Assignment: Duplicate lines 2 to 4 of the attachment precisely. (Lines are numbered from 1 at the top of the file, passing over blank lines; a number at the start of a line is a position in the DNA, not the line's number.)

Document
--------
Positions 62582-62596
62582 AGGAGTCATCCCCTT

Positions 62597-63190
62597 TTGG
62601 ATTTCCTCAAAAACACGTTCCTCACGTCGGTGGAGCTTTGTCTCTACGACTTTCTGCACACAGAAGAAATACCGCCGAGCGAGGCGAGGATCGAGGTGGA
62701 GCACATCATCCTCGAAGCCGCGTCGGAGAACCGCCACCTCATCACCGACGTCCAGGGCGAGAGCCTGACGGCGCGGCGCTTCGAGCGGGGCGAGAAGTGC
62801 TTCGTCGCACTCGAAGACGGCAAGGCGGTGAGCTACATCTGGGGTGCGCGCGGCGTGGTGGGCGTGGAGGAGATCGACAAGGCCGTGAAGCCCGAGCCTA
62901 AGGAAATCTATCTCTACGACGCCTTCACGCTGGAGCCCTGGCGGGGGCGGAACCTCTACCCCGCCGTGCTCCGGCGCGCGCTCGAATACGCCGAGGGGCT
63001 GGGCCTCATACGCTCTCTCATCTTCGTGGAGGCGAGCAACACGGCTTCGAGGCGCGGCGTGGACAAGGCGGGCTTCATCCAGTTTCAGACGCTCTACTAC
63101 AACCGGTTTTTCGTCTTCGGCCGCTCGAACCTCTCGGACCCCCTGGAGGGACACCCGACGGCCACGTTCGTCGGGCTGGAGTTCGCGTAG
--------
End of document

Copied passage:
62582 AGGAGTCATCCCCTT

Positions 62597-63190
62597 TTGG